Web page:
Casino = watching TV in your bathrobe all day and playing the lottery.

CaveatEmptor said...

Let's not forget that creating a BioPark is just making land available for development for a desired purpose. We all need to step back and look at the big picture without rose colored glasses. If you build it, they will not necessarily come. In this economy, the notion that there are 8,000 jobs out there that are being stunted because Fall River has not built a BioPark is ludicrous. And that number is equally ridiculous - seriously, 8,000 jobs? Let's be realistic, and that means 500 to 2000 jobs, with the city having to fight tooth and nail for them.

This isn't a diatribe against a BioPark - I think the city can have both, but will probably lose out to somewhere else that has planned better (ahem, do I need to mention the new courthouse?). The development of a BioPark is a good idea that is just being trumpeted with pie-in-the sky (unquestioned) estimates by the very people that just put Fall River's proverbial foot in its mouth by playing its cards before it should have (Joan, Boob/Wonderboy, and Kenny the useless idiot).

QED

Anonymous said...

I didn't mean to imply that the Biopark is the answer to all of Fall River's problems. But (just because of the nature of the development) it's a better investment.

Affordable, dedicated biomanufacturing space actually IS a magnet for biomedical and biotech firms; they tend to go where that kind of specialized space is, and they go where there are clusters of other firms. And if biotech firms don't fill the space, it's adaptable to other uses, and other companies are more likely to co-locate in such a setting than they would be with, say, a casino.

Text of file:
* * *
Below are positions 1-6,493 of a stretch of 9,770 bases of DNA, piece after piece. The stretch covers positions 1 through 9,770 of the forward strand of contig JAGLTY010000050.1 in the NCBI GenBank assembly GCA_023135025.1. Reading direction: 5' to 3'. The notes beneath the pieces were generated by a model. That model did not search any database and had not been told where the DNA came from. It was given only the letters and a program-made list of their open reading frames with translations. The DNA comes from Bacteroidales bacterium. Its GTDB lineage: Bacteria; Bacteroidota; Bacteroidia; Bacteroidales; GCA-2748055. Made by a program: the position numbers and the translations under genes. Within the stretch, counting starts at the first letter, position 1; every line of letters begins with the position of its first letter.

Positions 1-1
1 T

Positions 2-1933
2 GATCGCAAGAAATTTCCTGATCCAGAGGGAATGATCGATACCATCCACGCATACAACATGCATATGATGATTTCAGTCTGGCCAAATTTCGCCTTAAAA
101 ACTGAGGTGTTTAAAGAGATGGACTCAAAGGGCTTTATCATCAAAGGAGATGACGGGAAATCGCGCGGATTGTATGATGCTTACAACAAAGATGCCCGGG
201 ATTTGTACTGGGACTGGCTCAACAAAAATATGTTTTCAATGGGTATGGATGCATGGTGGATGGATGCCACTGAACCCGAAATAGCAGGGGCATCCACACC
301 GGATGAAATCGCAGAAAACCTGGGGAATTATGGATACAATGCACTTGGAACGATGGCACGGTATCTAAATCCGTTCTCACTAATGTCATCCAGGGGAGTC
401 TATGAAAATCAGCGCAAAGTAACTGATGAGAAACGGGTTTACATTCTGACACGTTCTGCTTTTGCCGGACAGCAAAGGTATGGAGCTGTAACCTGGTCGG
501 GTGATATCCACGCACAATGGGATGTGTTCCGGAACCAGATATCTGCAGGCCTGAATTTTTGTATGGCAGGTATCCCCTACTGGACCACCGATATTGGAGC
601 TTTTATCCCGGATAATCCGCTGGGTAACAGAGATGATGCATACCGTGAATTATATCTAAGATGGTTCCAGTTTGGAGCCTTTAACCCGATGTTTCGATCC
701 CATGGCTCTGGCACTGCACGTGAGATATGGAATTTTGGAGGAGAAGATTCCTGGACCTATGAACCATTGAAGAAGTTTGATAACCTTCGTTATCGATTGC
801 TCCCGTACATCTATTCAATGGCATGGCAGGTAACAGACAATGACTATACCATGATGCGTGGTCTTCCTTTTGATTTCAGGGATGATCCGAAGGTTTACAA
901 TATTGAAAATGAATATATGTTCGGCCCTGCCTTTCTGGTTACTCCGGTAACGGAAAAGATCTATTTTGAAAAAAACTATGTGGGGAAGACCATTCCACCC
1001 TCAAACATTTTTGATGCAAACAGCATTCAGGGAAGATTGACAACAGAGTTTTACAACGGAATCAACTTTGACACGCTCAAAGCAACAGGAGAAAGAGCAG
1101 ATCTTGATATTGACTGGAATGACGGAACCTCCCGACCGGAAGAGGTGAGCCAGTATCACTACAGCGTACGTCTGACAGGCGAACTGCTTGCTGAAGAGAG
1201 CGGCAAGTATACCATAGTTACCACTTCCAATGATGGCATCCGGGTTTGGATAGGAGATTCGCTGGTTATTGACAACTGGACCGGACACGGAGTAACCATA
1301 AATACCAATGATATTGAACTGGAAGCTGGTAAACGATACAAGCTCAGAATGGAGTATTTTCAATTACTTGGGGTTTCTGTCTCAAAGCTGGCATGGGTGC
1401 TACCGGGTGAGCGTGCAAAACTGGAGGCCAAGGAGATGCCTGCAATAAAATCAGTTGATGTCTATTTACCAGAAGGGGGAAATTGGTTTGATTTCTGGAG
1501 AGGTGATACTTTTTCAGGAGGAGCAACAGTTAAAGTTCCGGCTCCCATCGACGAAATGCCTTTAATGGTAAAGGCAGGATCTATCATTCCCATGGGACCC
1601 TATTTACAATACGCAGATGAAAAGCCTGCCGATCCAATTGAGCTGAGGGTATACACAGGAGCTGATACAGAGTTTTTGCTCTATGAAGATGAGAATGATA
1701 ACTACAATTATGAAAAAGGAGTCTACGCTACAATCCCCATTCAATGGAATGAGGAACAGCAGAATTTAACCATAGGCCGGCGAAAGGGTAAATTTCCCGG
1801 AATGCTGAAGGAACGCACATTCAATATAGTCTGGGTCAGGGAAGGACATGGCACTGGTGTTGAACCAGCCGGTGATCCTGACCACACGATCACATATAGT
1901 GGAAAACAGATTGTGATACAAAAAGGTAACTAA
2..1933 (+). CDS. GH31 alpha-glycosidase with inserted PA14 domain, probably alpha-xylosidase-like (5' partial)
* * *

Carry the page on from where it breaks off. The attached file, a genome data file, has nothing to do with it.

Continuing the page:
Also, the biopark would open up the opportunity to partner with universities, receive grant funding, etc. And the professional, high-wage jobs that it would bring (although I agree with you that 8,000 is a high number)will give our kids an incentive to stay in school and achieve good grades, as well as a way to stay here after college.

The casino (which isn't a sure thing either, but has already resulted in a potential loss of up to $50 million, including loss of the state grant and the reimbursement to the state for the work on 24) will just bring low-paying jobs and a lot of problems.

My point was that the biopark is harder to put together, more moving parts, more complex, etc, but worth it in the end.

What would you rather have Fall River known for: a casino or a high-tech complex?

Anonymous said...

The idea of striving to secure both entities is admirable...

the idea of blindly bulldozing the years of planning, funding, agreements,and trust, for the pie-in-the-sky, fevered hype of this sucker's bet...is pure stupidity.

"Showing off is the fool's idea of glory."
Bruce Lee

Anonymous said...

Wampanoag pursue affordable housingText Size: A | A | A
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March 12, 2010
MASHPEE — The Mashpee Wampanoag tribe's housing commission is moving forward with plans for a 51-unit affordable housing development off Meetinghouse Road.

The tribe is currently conducting a search for an affordable housing consultant, housing department director Alice Lopez said.

The consultant will help the tribe apply for grants and complete the permitting process needed to break ground.

The need for affordable housing among tribe members is "major," Lopez said.

Applications from consultants are being accepted through the end of the month, when a volunteer committee will make a hiring decision.

Anonymous said...

for Ric Oliveira who wants to know why the tribe PR does not return calls:

Tribe settles suit with ex-
employee
January 27, 2010
MASHPEE — The Mashpee Wampanoag tribe has settled a lawsuit brought by a former employee, according to court records.

In a suit filed in a Florida court last year, Gayle Andrews claimed the tribe owed her $400,000 in back pay and expenses. Andrews handled press inquiries and internal communication for tribal leaders,

On Monday, Andrews and the tribe notified the court of their joint desire to dismiss the case, records show. The terms of the settlement are not public.

When reached by phone yesterday, Andrews declined to comment on the agreement. Her attorney, Karen Gievers, Wampanoag Tribal Council chairman Cedric Cromwell and his attorney, Rex Ware, did not return calls seeking comment